A Brief Personal History of CCK & Views

I think back not so fondly of the Flexinode days. My first experiences with Drupal included the now defunct flexinode module and I never really got comfortable with it. That's probably part of why I went to Xoops for awhile. I comfortably ran a community site around Biometrics on Linux for a year or so on Xoops and think it is still an option worth looking at, but when I came back to Drupal after the release of version 5, everyone was raving about CCK and Views.

I didn't shed a tear when I found out Flexinode was done. It pioneered the idea of describing your content rather than putting it all in one big box, but CCK clearly trumped over it in implementation. Drupal 5 had become much more interesting. At this point, I had yet to really learn Views and part of that was because views was still ugly and unruly in the interface. It clearly had power to demonstrate the potential of CCK, but only if you could wield it. I messed with Views some, and put it to a bit of use, but the true power evaded me because the interface didn't communicate how the module worked. Module developers were beginning to move toward CCK and solutions to many problems that had previously required custom content types began to be solved by new modules that extended both CCK and Views and recipes to put all the pieces together. This helped to solidify Views and CCK as part of the vast majority of Drupal sites.

With Drupal 6 came rumors of a rewrite of both these modules including major interface improvements. The community was buzzing and then the community was waiting, and then the community was begging for versions of these modules that were stable and worked with Drupal 6. Those not familiar with the Drupal 6 release know not the torture of seeing a beautiful and powerful new Drupal Core and not having the proper modules to take advantage of it for months on end. I tested alpha and beta versions of CCK and Views on many occasions. The first time I saw the new Views UI, I drooled and things started to click. I understood how the various parts affected the whole and I had a preview of the view to show me when I broke it! This was good. CCK went into beta, maybe even a Release Client, before we saw what was to become the UI. The lateness of this change came under a bit of scrutiny, but the strength it added to the whole is certainly valuable and speeds the definition of a new Content Type.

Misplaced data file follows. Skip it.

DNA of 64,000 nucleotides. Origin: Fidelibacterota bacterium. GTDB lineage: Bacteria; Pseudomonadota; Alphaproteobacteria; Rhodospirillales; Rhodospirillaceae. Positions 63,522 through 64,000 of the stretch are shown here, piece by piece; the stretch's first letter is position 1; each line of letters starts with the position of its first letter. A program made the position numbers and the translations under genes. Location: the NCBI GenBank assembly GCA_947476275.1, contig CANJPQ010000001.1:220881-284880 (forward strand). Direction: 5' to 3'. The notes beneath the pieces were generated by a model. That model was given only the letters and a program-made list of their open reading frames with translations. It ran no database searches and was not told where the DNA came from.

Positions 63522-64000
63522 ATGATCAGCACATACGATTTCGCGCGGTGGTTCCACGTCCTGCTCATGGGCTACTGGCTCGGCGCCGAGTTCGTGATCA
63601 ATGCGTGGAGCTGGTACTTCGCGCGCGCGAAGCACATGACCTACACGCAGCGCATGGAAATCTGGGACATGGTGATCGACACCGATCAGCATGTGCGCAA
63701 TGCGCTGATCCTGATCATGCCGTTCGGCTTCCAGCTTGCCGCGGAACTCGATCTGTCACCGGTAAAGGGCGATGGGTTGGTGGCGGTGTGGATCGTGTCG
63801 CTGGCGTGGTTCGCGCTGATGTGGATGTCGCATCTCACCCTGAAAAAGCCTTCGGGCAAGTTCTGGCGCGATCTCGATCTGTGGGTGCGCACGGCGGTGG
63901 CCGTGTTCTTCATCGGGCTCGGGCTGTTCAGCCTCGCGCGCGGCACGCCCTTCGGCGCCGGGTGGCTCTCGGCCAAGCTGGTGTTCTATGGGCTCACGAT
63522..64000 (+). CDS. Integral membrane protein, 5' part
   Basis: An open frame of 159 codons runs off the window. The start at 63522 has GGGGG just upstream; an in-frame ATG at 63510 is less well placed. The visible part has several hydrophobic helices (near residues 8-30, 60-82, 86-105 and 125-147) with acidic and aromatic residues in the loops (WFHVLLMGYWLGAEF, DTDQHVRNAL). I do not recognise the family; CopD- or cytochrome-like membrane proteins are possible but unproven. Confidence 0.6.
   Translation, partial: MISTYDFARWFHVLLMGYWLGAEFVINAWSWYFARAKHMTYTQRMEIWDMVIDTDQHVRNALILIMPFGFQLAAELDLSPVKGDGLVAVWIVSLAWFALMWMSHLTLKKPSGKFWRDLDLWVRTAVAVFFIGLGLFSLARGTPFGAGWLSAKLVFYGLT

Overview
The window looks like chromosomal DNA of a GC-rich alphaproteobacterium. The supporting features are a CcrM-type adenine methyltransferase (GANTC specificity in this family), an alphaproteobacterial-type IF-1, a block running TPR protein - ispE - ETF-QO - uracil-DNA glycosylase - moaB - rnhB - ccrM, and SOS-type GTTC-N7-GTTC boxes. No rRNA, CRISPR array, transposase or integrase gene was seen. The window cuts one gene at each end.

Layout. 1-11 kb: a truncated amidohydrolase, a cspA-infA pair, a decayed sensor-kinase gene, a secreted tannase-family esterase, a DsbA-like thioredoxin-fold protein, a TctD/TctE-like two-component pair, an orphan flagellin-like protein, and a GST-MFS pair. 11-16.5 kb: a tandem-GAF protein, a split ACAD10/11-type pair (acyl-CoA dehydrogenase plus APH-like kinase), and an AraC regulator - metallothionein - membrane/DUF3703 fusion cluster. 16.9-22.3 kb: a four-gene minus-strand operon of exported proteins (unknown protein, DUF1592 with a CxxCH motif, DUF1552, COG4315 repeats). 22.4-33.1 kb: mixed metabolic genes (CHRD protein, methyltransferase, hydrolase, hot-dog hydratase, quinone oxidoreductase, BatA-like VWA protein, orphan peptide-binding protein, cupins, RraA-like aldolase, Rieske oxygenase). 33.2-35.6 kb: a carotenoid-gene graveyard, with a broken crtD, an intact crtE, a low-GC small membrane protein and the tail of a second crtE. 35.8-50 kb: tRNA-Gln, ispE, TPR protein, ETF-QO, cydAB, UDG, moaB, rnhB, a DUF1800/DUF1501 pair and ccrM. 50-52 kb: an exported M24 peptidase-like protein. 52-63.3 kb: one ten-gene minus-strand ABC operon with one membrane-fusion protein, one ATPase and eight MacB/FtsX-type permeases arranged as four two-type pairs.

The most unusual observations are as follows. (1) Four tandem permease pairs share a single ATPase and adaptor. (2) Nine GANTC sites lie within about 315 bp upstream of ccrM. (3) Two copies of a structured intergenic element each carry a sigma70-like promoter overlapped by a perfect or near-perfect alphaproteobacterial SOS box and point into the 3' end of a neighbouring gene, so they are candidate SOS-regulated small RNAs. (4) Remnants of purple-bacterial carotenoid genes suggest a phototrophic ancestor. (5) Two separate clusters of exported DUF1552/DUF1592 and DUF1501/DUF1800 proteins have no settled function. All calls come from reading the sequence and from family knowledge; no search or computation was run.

The Future holds some interesting moves for both CCK and Views. In Drupal 7, "Fields in Core" has become a rally cry for the community. As of now, it is implemented and being tweaked out. It seems likely that the CCK module will remain as an interface to the Fields API for some time as well as the addition of certain extras, such as some field types that won't become part of Drupal 7 Core. Views isn't likely to make it into core, but will be dramatically affected by Fields in Core movement. It seems that Views will benefit by becoming much simpler in the back end and I'm hopeful that this will result in things like a decreased resource footprint and speed improvements. From the new Views UI in Drupal 6 was birthed a module dedicated to simpler help documentation, the Advanced Help module that is becoming a foundation for a new help system in Drupal 7.

It has been interesting to hear rumors of a Drupal 8 Views in Core movement. It seems that as the implementation of Fields in Core settles and matures, the path for Views in Core will be paved. However, we have a lot of time, especially for the Internet world, between now and Drupal 8. Things will change and Views could become irrelevant in the same way Flexinode did, replaced by something of yet unheard of innovation. Either way, it seems that Drupal has a strong history of innovation and being on the edge of where the Internet wants to go. The momentum shows no signs of decreasing, rather shows every sign of further dramatic growth and improvement. Consequently, the future of Drupal shines brightly.

Thanks to the Lullabot Drupal 7 podcast episode for providing the discussion on the future of CCK and Views.